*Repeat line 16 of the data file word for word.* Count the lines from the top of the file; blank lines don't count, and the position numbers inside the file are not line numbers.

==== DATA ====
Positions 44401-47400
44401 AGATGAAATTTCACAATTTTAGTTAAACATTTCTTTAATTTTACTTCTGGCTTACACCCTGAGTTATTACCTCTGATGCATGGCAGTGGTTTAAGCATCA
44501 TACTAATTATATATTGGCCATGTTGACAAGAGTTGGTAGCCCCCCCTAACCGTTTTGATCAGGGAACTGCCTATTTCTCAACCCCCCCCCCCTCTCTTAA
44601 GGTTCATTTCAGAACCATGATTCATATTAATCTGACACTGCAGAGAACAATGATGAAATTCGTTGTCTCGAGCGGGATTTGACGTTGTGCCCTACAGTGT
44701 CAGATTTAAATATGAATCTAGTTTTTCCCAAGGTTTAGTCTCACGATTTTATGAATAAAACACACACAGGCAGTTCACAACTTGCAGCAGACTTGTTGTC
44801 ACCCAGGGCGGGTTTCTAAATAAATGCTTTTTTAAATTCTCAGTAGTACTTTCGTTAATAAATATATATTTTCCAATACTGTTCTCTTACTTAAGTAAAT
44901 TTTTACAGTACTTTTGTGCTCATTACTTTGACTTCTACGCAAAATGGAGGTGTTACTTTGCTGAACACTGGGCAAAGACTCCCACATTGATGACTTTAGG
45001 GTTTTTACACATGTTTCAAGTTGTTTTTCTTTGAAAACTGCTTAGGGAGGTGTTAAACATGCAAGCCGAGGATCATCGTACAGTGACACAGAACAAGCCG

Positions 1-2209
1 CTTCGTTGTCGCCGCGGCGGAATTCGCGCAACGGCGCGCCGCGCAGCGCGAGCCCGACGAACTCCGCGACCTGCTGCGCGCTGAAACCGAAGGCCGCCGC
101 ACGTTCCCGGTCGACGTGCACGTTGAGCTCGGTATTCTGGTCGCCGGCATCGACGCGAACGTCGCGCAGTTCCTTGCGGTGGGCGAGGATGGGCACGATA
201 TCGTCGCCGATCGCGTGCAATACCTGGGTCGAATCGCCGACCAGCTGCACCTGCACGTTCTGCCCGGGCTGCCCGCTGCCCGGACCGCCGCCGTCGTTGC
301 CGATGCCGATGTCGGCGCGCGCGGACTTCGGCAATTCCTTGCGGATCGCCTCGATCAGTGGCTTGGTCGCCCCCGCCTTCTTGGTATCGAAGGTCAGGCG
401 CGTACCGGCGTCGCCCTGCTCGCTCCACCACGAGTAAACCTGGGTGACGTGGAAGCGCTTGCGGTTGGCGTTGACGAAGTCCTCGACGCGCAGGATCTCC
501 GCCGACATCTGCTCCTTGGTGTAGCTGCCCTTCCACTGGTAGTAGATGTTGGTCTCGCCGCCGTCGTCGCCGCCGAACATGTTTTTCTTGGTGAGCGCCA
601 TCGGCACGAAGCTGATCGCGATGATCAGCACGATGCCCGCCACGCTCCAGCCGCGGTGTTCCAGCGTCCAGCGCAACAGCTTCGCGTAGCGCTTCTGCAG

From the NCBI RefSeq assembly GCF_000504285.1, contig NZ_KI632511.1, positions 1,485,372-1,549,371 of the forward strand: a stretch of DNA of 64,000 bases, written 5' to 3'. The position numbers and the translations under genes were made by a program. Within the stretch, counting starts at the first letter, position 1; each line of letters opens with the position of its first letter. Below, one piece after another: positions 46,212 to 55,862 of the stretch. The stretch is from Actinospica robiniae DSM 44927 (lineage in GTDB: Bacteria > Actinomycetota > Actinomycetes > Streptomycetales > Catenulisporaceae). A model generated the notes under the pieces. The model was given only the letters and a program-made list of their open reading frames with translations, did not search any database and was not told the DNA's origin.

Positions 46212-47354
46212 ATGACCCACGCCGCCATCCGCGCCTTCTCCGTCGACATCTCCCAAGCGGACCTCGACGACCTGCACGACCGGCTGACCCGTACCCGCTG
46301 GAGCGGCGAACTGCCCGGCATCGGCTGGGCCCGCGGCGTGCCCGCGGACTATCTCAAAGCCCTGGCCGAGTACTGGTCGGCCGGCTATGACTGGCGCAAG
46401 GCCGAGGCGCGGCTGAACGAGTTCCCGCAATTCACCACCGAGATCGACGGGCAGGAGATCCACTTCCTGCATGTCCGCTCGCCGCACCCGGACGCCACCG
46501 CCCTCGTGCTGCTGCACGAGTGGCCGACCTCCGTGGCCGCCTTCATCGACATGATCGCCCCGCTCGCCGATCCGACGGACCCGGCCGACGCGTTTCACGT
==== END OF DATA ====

601 TCGGCACGAAGCTGATCGCGATGATCAGCACGATGCCCGCCACGCTCCAGCCGCGGTGTTCCAGCGTCCAGCGCAACAGCTTCGCGTAGCGCTTCTGCAG